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A to Z of Steel Elements

Aluminium (Al) is added to steel as a deoxidizer. Added to control grain size aluminium can control austenite grain growth in reheated steels.  

Carbon (C) is the most important element in the majority of steel, affecting hardness and strength by heat treatment. The ductility and weldability decreases with increasing carbon content.

Cobalt (Co) can be used up to 10% content in some high speed steels. It becomes radioactive when exposed to nuclear radiation therefore for radioactive applications it must not be present in steel.

Copper (Cu) can be present in stainless steels for precipitation hardening properties. Used in “weathering” steels.

Chromium (Cr) is added to steel to increase corrosion and oxidation resistance. It also increases hardenability and combined with high carbon improves wear and abrasion resistance.

Manganese (Mn) contributes to strength and hardness with variable carbon content. It is an austenite forming element in some steels and has a significant effect on hardenability.

Molybdenum (Mo) is added to nickel chrome alloy steels to improve strength and hardness and also in chromium nickel austenitic steels it improves corrosion resistance. Molybdenum is used in some high speed steel grades.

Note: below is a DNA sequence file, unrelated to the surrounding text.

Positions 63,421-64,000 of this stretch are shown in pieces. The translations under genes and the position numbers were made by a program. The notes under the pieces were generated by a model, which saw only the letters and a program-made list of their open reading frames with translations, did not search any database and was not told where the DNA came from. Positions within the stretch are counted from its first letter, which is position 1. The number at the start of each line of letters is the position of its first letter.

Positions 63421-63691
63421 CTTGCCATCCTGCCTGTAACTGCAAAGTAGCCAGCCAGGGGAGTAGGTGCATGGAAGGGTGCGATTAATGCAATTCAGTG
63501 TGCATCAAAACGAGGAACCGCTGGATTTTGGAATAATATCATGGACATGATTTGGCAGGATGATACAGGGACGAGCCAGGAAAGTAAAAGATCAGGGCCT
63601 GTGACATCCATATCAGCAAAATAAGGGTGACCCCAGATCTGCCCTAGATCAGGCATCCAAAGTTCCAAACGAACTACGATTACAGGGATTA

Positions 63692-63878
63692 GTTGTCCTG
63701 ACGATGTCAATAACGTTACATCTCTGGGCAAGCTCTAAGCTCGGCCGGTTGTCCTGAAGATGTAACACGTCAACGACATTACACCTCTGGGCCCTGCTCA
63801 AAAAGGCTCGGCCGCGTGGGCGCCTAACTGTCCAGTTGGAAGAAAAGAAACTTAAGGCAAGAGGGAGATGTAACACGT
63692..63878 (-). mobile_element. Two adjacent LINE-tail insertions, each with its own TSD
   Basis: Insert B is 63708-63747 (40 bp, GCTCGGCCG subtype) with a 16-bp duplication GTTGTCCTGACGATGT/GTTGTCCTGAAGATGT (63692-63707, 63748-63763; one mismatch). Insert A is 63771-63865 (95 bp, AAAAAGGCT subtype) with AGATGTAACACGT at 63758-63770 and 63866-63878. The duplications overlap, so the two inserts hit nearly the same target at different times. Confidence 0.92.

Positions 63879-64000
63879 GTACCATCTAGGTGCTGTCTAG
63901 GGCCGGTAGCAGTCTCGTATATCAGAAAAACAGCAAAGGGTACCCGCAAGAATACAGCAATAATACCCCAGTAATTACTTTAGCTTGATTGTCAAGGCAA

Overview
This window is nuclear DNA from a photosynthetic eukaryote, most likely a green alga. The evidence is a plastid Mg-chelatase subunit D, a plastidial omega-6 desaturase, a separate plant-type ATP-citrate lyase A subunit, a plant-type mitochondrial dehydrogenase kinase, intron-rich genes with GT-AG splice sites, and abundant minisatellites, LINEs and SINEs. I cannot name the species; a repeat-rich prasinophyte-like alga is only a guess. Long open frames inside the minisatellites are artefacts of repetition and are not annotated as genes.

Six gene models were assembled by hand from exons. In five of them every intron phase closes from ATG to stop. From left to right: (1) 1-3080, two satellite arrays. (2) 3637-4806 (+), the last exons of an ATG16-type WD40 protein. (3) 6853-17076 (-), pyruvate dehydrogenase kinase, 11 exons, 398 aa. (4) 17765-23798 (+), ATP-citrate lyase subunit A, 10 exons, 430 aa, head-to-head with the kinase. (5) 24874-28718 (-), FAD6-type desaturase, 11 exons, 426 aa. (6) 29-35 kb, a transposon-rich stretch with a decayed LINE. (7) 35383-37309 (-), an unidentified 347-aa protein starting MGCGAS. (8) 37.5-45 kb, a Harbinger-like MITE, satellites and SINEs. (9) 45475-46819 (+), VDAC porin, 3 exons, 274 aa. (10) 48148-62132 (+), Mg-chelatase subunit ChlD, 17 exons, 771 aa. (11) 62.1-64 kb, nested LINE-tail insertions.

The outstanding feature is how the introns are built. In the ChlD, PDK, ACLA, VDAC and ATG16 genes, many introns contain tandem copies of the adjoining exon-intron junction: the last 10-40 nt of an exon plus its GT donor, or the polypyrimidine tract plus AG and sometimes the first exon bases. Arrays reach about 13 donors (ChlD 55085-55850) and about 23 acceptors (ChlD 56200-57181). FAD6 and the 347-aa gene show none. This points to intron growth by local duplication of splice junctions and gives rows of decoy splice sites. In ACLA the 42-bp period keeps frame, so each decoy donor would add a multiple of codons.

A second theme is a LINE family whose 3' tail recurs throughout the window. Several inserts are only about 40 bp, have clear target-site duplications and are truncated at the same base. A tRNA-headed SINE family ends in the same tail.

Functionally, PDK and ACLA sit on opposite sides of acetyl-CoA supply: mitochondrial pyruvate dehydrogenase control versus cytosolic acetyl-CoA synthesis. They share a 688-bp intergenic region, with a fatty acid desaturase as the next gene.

Nickel (Ni) is an important element which increases hardenability, tensile and impact values of steels. Added to high chromium stainless steels in amounts of over 8% it produces austenitic structures which gives high temperature strengths and resistance to oxidation and corrosion.

Niobium (Nb) stabilises carbon in the same way as titanium and strengthens steels for high temperature service.

Nitrogen (N) is added to stainless steel to improve the austenitic stability with increased yield strength.

Phosphorous (P) is normally controlled to low levels but higher phosphorous can be used to improve machineability.

Silicon (Si) is a principal deoxidiser in steel, used in silicon manganese, corrosion and heat resisting steels.

Sulphur (S) is often added to improve machineability, but does decrease ductility and notch impact toughness.

Tungsten (W) is a major element in high speed and some tool steels. In the heat treated condition it retains hardness at elevated temperatures and is particularly useful for cutting tools.

Vanadium (V) helps improve fatigue stress and wear resistance when used with other alloying elements.

Zirconium (Zr) can be added to high strength low alloy steels, affecting inclusion improvement, giving toughness and ductility in bending modes.